In this world now, we could use all the savings we could and can get. You would be surprised how much the pavement in which you drive over everyday, can affect the community, city, county, state, and the U.S.. It is some of the smallest things that could make America great again. When most people think about what could make this country great, usually public roadways do not come to mind. The more you think about it though the more complex it becomes and the more involved you are with what goes on in the transportation economy. It is your tax paying dollars that help fund and provide for roadway construction and upkeep, and to see the roads fail as much as they do it is almost a shame at site. To make this country great again we need many things beyond imagine to happen. Although improving public roadways is a minor detail of the cause it is major to who we are and how we operate. Whether you are for or against a campaign slogan that states “Make America Great Again” I believe we can all agree that the roadways in America need improvements. This begins a page closer to a new United States.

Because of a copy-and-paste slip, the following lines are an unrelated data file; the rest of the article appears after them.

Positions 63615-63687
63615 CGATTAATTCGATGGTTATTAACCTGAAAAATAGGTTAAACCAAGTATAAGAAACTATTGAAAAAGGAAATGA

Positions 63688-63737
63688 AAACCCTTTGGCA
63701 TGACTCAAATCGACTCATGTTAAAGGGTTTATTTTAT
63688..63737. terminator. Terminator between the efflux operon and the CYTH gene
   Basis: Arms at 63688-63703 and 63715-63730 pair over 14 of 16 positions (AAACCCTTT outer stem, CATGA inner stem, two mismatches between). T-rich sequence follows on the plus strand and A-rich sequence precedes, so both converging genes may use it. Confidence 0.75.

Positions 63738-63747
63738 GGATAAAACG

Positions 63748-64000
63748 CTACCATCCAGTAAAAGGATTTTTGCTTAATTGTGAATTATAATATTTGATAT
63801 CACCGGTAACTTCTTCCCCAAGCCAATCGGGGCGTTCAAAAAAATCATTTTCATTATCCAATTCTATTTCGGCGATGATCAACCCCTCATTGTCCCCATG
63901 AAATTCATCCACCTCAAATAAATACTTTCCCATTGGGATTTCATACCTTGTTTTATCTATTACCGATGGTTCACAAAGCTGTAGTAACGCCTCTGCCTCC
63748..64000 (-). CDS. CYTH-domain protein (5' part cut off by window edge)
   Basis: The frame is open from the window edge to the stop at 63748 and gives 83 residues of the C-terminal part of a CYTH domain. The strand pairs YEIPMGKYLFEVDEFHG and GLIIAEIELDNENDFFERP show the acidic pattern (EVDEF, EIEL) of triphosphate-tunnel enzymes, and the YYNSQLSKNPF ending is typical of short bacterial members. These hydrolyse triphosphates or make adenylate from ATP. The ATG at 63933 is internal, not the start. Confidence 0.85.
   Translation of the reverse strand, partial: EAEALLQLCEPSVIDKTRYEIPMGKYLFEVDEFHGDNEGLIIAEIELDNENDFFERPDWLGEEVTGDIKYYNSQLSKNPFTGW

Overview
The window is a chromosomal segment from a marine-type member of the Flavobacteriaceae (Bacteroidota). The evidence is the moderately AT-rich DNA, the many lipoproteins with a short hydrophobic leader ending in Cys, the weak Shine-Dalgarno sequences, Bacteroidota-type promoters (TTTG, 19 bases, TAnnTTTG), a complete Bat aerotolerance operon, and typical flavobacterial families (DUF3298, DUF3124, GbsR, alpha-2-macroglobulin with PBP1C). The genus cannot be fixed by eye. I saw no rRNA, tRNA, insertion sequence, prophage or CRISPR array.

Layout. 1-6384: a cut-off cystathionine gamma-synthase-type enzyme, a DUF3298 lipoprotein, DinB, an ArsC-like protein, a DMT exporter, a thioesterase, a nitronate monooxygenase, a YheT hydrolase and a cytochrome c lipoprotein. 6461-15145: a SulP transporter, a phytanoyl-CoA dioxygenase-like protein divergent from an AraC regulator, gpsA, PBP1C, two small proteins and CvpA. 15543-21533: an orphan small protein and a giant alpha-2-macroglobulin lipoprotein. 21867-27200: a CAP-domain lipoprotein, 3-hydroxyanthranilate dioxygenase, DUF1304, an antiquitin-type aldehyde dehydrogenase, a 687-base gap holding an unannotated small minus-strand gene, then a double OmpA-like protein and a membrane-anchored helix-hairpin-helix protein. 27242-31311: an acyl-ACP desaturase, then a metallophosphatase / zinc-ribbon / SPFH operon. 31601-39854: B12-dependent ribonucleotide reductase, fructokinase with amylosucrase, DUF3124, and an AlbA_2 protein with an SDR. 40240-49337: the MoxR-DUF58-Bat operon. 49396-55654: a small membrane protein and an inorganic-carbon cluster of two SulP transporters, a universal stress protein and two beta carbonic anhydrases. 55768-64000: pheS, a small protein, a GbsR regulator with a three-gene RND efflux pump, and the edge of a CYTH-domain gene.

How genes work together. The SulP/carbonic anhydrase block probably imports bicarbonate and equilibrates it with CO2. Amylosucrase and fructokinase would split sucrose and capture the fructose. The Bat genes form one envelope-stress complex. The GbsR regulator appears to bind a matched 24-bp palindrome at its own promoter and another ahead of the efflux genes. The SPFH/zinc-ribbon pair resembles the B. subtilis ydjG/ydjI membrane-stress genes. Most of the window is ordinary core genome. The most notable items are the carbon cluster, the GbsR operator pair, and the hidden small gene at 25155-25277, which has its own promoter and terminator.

11 February 2020